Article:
Several international travelers at Dulles International Airport and at Baltimore Washington International failed to truthfully report how much money they were bringing into the U.S. over the weekend of Feb. 25 and 26. As a result, U.S. Customs and Border Protection (CBP) officers seized a combined $32,399 from the travelers, according to a press release from the Transportation Security Administration.
There is no cap on how much money travelers can carry into and out of the U.S., but they must report all U.S. and foreign monetary instruments totaling $10,000 or greater on a U.S. Treasury Department financial form. None of the currency is taxed.
The consequences for failure to truthfully report all currency may include CBP officers seizing the additional currency or criminally charging the violator.
“These seizures illustrate the importance of travelers complying with all U.S. laws, including currency reporting regulations, during their Customs and Border Protection arrivals inspection,” said CBP’s Field Operations Director Casey Owen Durst in a prepared statement. “As our nation’s border security agency, CBP enforces hundreds of laws and regulations every day at our nation’s 328 ports of entry, and we take this responsibility very seriously.”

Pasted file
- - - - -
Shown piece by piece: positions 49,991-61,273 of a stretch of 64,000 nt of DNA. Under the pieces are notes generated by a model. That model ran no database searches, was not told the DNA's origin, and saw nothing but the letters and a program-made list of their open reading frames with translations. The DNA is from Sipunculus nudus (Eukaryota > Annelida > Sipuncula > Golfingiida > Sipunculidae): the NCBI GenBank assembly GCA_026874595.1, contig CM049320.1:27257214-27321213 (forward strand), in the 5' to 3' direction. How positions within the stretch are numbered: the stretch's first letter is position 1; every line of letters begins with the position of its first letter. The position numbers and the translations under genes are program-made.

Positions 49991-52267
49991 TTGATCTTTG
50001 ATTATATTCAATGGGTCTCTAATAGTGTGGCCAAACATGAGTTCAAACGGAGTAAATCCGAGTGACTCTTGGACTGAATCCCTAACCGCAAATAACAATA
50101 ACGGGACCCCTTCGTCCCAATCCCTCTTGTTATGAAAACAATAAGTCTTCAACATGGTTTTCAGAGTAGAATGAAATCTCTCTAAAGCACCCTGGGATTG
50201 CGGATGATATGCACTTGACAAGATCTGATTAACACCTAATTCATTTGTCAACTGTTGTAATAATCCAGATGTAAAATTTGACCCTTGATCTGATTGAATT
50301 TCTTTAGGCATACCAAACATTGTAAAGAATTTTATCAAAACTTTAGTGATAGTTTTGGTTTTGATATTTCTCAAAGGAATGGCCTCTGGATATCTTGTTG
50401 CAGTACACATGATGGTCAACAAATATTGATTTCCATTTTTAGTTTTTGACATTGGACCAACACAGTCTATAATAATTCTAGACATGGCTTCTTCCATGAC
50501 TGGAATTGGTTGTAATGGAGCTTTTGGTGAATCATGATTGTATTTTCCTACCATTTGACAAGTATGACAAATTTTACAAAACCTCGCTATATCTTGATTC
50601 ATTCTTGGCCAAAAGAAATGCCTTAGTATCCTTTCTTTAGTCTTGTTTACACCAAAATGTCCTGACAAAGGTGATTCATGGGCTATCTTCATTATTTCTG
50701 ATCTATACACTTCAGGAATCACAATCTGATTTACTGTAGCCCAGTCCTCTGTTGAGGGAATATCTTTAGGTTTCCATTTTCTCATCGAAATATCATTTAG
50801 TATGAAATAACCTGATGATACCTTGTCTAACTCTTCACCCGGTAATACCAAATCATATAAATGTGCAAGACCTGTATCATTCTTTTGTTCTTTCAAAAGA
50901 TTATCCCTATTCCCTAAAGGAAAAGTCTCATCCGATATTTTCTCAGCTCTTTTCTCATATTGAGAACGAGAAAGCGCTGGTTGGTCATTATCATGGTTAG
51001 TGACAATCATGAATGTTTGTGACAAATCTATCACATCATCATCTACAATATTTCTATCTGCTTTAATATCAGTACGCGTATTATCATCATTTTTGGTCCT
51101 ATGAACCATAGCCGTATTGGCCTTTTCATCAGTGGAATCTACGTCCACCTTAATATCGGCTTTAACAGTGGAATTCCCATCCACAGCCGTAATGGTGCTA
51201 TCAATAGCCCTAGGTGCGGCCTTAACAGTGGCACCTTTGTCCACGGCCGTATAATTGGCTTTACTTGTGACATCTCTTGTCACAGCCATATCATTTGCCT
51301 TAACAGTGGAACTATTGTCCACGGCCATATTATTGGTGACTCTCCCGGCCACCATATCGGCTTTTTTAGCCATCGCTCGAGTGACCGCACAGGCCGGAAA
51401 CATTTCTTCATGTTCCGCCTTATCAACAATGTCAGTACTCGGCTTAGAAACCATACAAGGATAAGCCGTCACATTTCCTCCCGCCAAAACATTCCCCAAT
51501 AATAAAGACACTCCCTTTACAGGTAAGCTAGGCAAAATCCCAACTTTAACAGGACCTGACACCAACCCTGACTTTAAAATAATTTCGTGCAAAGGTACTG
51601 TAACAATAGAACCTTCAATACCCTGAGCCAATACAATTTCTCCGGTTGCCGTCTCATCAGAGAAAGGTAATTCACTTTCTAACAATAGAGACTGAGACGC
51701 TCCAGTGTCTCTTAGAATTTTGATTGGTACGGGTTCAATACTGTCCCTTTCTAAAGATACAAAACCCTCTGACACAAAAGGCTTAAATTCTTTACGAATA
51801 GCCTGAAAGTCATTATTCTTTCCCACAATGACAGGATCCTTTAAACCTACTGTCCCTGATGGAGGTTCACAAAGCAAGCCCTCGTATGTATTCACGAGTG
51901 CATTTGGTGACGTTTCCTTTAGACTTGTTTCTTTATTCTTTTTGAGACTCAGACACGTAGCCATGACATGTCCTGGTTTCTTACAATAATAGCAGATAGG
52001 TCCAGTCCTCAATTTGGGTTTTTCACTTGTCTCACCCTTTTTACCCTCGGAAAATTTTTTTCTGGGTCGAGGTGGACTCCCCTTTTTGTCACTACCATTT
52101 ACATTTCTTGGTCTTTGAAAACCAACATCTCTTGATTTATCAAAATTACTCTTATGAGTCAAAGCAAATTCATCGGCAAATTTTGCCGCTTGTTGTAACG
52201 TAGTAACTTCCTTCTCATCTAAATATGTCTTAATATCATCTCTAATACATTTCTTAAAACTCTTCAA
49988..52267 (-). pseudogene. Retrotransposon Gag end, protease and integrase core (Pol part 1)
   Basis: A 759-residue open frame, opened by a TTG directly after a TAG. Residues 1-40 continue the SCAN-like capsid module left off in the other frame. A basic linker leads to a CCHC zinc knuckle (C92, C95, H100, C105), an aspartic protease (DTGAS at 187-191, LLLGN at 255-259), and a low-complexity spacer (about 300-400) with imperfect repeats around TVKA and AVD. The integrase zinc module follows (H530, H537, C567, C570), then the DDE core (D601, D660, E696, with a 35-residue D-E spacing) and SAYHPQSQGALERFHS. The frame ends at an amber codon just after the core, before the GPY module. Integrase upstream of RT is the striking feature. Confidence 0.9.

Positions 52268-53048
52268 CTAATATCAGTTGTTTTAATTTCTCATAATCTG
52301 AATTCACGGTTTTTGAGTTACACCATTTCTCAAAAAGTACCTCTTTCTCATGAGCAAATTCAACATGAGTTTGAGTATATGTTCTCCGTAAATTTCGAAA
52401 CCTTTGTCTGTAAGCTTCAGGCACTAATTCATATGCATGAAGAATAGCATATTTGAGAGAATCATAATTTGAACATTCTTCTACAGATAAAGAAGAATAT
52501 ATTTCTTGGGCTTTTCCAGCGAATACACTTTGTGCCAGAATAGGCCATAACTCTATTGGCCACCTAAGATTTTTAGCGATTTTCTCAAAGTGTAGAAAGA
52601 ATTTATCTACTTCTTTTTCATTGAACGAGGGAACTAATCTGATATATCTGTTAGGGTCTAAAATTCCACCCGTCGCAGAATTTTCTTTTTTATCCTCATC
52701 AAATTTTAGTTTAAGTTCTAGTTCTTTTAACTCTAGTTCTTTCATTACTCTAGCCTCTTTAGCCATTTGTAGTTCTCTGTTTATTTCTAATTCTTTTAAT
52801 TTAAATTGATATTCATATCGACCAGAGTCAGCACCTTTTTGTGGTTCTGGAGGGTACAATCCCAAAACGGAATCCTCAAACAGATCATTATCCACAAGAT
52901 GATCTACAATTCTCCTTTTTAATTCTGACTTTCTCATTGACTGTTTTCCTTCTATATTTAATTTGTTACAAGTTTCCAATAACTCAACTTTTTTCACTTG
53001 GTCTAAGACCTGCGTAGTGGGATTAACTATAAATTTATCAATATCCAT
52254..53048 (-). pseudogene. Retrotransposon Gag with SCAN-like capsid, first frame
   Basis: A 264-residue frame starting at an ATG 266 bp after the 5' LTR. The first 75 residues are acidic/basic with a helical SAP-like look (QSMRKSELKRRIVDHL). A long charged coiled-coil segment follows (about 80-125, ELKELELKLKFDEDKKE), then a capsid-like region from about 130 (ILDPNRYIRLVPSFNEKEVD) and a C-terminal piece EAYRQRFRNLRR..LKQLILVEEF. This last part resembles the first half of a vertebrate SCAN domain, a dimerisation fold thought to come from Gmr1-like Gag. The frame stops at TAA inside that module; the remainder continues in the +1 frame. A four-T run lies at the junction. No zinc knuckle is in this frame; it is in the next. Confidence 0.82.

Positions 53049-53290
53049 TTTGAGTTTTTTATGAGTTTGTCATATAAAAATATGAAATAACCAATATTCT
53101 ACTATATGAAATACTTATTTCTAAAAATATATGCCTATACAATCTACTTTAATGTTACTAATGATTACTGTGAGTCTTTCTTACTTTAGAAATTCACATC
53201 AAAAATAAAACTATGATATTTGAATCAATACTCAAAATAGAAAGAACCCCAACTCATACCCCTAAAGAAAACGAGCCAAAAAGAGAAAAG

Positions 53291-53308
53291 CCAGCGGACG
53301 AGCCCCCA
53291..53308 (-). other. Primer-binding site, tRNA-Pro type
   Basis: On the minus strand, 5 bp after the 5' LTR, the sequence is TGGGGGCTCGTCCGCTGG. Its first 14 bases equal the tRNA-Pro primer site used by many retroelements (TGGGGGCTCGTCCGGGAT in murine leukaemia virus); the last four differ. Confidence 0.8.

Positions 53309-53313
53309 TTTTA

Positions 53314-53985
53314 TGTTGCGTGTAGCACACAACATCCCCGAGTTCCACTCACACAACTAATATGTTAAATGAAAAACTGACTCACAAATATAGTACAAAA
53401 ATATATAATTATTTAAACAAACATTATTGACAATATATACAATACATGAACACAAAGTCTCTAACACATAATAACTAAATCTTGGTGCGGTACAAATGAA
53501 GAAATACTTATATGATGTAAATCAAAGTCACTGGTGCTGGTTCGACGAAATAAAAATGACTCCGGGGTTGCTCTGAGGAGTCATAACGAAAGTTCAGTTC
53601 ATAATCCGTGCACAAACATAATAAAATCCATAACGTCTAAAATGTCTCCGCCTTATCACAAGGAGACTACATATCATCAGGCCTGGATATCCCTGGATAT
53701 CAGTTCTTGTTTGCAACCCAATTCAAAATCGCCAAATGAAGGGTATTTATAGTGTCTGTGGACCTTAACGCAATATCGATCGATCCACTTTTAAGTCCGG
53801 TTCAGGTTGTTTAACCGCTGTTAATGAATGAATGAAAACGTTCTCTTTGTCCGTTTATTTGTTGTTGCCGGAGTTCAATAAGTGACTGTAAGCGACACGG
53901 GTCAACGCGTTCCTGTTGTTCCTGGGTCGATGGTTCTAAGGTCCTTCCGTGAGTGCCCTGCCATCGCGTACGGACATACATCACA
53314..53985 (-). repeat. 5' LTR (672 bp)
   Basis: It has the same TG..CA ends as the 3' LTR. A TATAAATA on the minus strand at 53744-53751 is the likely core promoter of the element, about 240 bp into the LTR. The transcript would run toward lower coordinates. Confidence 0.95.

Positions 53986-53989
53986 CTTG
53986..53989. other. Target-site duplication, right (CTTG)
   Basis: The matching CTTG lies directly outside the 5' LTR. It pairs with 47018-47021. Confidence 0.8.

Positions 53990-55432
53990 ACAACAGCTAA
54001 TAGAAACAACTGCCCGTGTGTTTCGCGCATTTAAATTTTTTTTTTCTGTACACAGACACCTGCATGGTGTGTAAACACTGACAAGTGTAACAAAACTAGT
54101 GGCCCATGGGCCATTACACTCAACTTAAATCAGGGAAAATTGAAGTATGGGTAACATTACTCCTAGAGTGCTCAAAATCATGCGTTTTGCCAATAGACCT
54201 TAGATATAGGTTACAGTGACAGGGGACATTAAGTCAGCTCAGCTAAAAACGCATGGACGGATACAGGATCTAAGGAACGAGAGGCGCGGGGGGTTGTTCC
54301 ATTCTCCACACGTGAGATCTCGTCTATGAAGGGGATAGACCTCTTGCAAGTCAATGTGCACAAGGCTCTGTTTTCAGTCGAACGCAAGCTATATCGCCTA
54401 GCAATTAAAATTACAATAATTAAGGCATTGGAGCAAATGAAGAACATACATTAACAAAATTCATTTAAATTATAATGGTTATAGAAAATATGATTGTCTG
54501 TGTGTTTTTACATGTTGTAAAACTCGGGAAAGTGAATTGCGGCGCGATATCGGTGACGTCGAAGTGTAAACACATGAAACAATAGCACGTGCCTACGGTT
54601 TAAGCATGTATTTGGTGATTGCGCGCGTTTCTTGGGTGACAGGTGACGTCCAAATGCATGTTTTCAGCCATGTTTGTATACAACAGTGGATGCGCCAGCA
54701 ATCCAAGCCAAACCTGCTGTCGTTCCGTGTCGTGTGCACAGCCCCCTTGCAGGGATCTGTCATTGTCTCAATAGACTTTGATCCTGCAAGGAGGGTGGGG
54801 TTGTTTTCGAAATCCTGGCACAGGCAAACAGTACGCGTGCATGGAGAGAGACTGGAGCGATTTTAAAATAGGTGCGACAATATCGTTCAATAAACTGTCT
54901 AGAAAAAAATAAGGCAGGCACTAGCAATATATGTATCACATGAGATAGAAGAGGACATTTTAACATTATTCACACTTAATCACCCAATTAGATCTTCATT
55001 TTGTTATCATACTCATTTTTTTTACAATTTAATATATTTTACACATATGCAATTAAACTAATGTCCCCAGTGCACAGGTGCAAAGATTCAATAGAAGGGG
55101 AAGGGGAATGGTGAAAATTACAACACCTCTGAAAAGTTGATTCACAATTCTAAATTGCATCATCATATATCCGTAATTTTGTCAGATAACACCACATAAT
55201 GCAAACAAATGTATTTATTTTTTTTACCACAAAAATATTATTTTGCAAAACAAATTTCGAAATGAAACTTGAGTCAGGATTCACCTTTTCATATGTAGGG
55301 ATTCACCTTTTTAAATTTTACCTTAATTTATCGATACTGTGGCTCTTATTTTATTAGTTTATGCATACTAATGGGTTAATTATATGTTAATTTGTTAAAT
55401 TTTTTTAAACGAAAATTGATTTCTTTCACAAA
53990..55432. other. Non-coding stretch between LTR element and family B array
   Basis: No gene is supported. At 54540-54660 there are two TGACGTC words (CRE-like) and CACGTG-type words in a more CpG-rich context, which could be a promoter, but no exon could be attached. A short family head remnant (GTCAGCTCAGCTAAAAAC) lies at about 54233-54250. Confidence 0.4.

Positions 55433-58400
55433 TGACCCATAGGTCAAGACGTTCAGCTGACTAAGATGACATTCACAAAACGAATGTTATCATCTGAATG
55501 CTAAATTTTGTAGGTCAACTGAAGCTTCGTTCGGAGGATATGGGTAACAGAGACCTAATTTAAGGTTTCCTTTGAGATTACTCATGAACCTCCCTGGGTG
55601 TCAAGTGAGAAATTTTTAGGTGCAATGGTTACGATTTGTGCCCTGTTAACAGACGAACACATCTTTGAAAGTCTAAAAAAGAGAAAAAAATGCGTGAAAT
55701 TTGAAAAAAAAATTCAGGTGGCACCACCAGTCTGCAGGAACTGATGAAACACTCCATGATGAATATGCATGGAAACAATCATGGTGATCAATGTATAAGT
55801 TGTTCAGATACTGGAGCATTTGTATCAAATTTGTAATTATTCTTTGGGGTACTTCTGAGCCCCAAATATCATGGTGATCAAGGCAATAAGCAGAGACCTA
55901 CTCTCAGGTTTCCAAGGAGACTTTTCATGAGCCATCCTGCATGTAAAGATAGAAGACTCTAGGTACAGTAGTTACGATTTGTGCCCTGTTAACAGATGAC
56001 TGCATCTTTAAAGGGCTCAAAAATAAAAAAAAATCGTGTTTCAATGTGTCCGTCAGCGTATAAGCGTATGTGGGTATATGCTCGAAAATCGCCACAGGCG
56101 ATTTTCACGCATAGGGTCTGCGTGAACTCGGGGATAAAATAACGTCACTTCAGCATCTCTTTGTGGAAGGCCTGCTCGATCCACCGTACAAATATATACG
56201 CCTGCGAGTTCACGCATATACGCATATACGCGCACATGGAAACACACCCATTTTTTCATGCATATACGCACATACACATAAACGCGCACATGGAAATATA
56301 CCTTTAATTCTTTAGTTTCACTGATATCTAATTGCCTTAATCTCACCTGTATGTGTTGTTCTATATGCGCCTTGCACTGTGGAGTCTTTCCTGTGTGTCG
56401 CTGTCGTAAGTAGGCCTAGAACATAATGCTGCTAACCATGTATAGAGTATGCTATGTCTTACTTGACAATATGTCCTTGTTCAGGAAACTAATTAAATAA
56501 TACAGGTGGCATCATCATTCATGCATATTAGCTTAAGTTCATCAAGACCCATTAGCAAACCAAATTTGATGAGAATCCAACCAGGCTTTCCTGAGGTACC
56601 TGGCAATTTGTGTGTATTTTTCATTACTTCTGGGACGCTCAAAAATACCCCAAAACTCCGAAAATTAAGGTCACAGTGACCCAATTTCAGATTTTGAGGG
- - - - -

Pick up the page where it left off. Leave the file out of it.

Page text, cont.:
On Feb. 23, CBP officers seized $18,578 from a U.S. citizen who arrived at Dulles on a flight from Dubai. She initially reported that she possessed $10,000. CBP officers found additional currency and checks during a secondary examination. CBP officers released $322 and two checks totaling $56 for humanitarian purposes, according to the release.
Then, on Feb. 24, CBP officers seized $13,821 from a Nigerian citizen at BWI. He reported to CBP officers that he possessed $9,000. During a secondary examination, CBP officers discovered British pounds concealed inside a carry-on bag. The traveler then tossed a wad of rolled up currency on the examining table. The currency, which consisted of dollars, pounds and Euros equaled $13,821. CBP officers seized the currency and returned $500 to the traveler for humanitarian purposes, according to the release.
Neither of the travelers were criminally charged. CBP officers released all travelers to continue their journey.
The CBP Office of Field Operations routinely conducts inspections on arriving and departing international flights and intercepts narcotics, weapons, currency, prohibited agriculture products and other illicit items. On a typical day, CBP seizes $289,609 in undeclared or illicit currency, according to the release.
The Privacy Act prohibits releasing the travelers’ names since they were not criminally charged.